Transcribed from A Standard History of Kansas and Kansans, written and compiled by William E. Connelley, Secretary of the Kansas State Historical Society, Topeka. [Revised ed.] Chicago: Lewis Publishing Co., 1919, c1918. 5 v. (xlviii, 2530 p., [155] leaves of plates): ill., maps (some fold.), ports.; 27 cm.


Noah F. Shaw

NOAH F. SHAW, vice president of the First National Bank of Plainville, has been a Western Kansan forty years, and his broad experience makes him able to appreciate every element and influence that has entered into the life of his section. He is more than a representative citizen, his success in affairs having kept him prominently before the public for many years.

He was born in Highland County, Ohio, May 25, 1857, and his family saw and participated in the development of Ohio from the time of its first settlement. His great-grandfather, Samuel Shaw, was one of three brothers to come from England. He settled in Southern Ohio about the beginning of the nineteenth century. When the second war with Great Britain broke out he was called to the northern part of the state for service against the Indians, and on his way home was killed by them in 1813. He had acquired a large tract of land in Southern Ohio and was a civil engineer and surveyor. He left a wife and six children, and his widow proved herself a noble pioneer, reared her children on the frontier, and lived to a good old age. One of these children was William Shaw, grandfather of Noah F., and who was born in Southern Ohio in 1808. At an early day William Shaw moved to Highland County, followed farming there, also for three years in Illinois, then went to Missouri, and finally moved to the frontier of what is now South Dakota. He died at Hat Creek in that state in 1897. He was a republican in politics. He married Lydia Stivers. His wife was born in Southern Ohio and died at Memphis, Scotland County, Missouri.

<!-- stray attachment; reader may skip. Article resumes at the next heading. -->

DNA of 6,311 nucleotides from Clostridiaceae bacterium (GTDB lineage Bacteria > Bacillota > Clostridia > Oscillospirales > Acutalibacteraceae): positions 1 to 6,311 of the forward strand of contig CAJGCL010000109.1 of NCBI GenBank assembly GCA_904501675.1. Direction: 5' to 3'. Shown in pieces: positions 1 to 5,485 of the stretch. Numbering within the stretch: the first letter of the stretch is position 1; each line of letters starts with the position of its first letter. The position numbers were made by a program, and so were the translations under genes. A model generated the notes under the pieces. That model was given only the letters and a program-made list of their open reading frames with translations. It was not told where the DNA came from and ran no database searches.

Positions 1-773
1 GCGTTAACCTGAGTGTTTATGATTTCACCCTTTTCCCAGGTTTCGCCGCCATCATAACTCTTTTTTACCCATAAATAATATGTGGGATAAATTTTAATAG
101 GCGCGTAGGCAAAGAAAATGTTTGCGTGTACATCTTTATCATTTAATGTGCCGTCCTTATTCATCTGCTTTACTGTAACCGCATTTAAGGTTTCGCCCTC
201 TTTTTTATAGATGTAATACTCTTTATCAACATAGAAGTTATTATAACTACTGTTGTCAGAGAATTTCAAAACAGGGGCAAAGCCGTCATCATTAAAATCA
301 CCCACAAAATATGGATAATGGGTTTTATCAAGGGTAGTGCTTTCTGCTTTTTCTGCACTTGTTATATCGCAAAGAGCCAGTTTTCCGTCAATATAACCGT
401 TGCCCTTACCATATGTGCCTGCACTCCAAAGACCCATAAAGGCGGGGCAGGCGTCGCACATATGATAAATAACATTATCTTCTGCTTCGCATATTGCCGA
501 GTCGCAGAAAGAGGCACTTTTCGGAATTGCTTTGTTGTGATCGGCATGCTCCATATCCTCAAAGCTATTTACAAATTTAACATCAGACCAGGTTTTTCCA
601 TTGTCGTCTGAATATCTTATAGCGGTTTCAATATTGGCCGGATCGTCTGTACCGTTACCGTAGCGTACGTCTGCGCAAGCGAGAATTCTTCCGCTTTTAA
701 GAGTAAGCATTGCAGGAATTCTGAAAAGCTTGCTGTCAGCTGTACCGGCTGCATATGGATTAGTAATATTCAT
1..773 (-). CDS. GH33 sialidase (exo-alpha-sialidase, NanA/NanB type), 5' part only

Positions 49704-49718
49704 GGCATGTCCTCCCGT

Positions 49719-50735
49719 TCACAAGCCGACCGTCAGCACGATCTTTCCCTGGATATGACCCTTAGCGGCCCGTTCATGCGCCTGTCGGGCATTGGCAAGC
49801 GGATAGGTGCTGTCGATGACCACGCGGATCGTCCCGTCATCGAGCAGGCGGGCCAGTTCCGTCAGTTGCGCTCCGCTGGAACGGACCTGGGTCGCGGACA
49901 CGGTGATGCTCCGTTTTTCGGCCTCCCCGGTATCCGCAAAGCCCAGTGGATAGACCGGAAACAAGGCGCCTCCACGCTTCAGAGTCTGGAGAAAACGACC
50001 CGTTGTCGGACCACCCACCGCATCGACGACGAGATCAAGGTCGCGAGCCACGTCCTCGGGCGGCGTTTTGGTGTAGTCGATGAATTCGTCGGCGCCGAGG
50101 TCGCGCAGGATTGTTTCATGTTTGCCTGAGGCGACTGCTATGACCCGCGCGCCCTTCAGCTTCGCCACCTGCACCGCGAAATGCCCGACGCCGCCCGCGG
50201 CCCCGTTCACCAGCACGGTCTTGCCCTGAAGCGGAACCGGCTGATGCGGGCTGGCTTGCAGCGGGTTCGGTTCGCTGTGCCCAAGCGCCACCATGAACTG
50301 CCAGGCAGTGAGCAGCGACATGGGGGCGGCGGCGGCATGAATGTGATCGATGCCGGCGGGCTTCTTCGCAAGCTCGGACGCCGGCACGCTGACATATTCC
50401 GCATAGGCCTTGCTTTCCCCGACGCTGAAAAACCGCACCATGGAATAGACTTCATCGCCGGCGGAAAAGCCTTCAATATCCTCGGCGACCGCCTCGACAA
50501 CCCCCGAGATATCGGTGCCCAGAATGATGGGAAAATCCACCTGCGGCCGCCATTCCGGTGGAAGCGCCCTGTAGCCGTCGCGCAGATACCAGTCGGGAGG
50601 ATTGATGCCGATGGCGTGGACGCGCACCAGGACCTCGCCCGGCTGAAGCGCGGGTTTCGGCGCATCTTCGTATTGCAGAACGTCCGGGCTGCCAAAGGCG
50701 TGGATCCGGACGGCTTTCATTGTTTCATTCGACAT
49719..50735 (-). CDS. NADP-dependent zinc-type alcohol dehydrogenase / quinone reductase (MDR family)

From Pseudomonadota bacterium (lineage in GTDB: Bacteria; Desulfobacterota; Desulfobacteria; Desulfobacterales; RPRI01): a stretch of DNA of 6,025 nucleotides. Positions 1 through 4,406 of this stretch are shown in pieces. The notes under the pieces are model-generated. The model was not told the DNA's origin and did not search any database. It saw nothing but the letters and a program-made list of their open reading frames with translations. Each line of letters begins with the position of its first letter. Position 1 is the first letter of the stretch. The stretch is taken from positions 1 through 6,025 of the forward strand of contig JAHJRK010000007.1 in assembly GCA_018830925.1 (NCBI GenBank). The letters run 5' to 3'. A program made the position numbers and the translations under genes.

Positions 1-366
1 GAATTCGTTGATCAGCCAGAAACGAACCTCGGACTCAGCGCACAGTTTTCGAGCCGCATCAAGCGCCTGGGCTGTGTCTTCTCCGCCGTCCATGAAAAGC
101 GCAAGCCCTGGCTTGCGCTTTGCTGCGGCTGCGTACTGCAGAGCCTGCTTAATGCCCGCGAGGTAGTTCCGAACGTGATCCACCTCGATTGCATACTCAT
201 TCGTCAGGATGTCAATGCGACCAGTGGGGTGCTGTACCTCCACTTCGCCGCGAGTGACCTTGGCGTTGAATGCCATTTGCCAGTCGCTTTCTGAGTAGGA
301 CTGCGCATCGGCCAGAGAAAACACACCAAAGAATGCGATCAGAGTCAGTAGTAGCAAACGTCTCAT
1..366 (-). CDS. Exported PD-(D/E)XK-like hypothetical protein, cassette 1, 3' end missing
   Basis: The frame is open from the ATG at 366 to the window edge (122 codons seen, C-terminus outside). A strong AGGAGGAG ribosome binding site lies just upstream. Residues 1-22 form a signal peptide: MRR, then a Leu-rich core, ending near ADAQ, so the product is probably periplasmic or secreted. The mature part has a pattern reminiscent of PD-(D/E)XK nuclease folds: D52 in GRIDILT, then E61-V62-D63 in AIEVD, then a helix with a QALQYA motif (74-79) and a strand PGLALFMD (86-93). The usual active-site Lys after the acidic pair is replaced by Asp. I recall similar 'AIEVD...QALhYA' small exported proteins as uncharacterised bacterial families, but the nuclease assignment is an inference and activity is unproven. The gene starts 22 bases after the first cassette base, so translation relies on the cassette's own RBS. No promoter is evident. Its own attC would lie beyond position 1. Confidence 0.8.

James S. Shaw, father of the Plainville banker, was also a prominent Western Kansan. He was born in Brown County, Ohio, in 1830, grew up in Highland County, became a farmer, and in 1864 took his family to Illinois, locating near Carthage in Hancock County. He moved from his farm there to Columbia in Marion County, Iowa, in 1869, following both farming and merchandising. In 1881 he came to Plainville, Kansas, homesteaded a quarter section six miles south of Plainville, and after proving up his claim lived on it for ten years. He then retired to Plainville and carried on a real estate business for several years. He died there in 1900. He served as mayor of the town and, in 1893 represented his county in the State Legislature. He was a republican and a member of the Unitarian Church. He was made a Mason in Iowa and was affiliated with Paradise Lodge, Ancient Free and Accepted Masons, at Plainville. James S. Shaw married Margaret Black. She was born in Highland County, Ohio, in 1837, grew up and was married there, and died at Columbia, Marion County, Iowa, in 1877. Of her four children Noah F. Shaw is the oldest. Emma, the second in age, married C. G. Cochran, one of the most successful bankers in Kansas, whose home is at Hays, reference to his career being made on other pages. William Walter died at the age of two years. Ethel B., the youngest, is the wife of M. McKenna, a furniture merchant at Broken Arrow, Oklahoma.